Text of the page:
In the fantasies of the liberated an exodus is the classic sequel of bondage—an exodus that puts distance between the oppressed and their oppressors. A Red Sea that opens before the fugitives and closes over Pharaoh’s army is ideal. Short of an exodus of the emancipated, a withdrawal of the old masters, such as happened in parts of the British West Indies, is a welcome alternative. In the aftermath of slavery in the American South neither exodus nor withdrawal of any consequence took place. Instead four million former slaves and their former masters squared away face to face on their native soil. Also participating were some eight million whites who regarded themselves as members of a master race, whether masters or not, deeply involved in the outcome. Over the shoulders of all these parties watched a victorious North.
Any account of the ensuing confrontation in the South has been subject to controversy. The accounts by members of the master class generally pictured Southern whites as the aggrieved party. The favorite response to hostile Northern historians of the South’s treatment of the freedmen has been to accuse them of hypocrisy and self-righteousness, and suggest that they are forgetting or covering up racial prejudice and injustices in the North that equal or exceed anything of the sort in the South. The strategy is part of the ongoing game of regional polemics, one means by which the South sought to shift or share its burdens of guilt. Such success as the strategy has had is explained by the considerable amount of truth in the accusation.
Leon F. Litwack, professor of history at Berkeley, enjoys a singular immunity from the accusation of Yankee hypocrisy and self-righteousness. He established these credentials in 1961 with his first book, North of Slavery: The Negro in the Free States, 1790-1860. It was a severe and unsparing exposure of racism and of the harshness and universality of racial injustice in the ante-bellum North and West. He demonstrated in detail how blacks were systematically separated from whites “in virtually every phase of existence,” public and private; how they were deprived of the ballot and job opportunities, denied equal protection of the laws, and excluded from interracial marriage, from militia service, from the jury box and from the witness stand when whites were involved. He cited state laws excluding or discouraging blacks from settlement and denying them poor relief. He pointed out that race riots and Jim Crow laws originated in the North rather than the South, and that antislavery sentiment was often combined with anti-black sentiment. All this left no ground for pretensions of self-righteousness, for if Litwack is hard on Southern whites he is no harder than he has been on Northern whites.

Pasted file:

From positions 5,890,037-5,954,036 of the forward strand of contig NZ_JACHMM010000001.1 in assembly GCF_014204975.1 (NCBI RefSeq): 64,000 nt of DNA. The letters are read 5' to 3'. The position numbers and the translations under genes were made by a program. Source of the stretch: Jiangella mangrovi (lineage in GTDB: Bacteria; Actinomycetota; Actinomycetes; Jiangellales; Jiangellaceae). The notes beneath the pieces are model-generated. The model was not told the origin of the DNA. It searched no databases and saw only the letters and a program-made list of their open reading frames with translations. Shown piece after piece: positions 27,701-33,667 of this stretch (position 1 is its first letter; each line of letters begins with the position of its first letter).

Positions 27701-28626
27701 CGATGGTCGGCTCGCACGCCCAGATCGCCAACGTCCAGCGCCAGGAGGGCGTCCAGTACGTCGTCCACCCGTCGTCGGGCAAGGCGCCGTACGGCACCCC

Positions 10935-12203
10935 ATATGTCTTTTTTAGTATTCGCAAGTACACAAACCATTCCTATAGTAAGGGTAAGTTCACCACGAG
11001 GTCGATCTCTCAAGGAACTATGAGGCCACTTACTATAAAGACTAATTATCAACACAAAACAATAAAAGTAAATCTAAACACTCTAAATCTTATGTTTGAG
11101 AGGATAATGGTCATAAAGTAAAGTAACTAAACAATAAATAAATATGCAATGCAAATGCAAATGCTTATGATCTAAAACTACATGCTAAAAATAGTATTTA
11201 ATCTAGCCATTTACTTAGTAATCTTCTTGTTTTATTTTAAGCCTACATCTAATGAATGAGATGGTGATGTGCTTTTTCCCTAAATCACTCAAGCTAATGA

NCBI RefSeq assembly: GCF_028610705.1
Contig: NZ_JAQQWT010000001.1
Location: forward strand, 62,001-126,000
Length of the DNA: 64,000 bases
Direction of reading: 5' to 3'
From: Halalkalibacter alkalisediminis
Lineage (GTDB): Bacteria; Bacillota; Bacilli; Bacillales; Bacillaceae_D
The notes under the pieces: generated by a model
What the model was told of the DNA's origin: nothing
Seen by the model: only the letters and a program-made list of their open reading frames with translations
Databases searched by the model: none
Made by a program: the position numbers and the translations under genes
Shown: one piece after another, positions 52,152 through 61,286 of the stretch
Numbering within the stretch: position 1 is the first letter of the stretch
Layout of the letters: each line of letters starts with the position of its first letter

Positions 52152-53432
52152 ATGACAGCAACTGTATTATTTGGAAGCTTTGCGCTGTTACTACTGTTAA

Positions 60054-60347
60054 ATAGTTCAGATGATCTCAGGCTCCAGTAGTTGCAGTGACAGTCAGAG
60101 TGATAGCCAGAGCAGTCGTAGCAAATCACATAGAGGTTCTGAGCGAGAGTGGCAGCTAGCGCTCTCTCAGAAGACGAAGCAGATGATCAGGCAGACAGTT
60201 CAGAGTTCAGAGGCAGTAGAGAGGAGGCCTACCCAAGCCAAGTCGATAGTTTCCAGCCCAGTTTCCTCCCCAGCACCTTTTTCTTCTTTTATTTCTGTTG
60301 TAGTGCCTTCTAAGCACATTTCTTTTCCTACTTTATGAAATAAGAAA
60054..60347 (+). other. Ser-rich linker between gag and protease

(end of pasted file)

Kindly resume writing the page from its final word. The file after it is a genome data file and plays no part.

Black rather than white experience of liberation is the subject of this book, but a major part of the black experience was the whites’ response to the change. Much attention is therefore given to how master and mistress perceived, accepted, restricted, or rejected freedom and what they expected or demanded of the freed. One master, for example, told his servant that “though I acknowledge her freedom, I do not acknowledge her right to do as she wishes without my consent.” Many masters expected the same degree of deference and awe as prevailed under bondage, the same old etiquette with all the relics of subservient speech and gesture, the same old terms of address and greeting on both sides.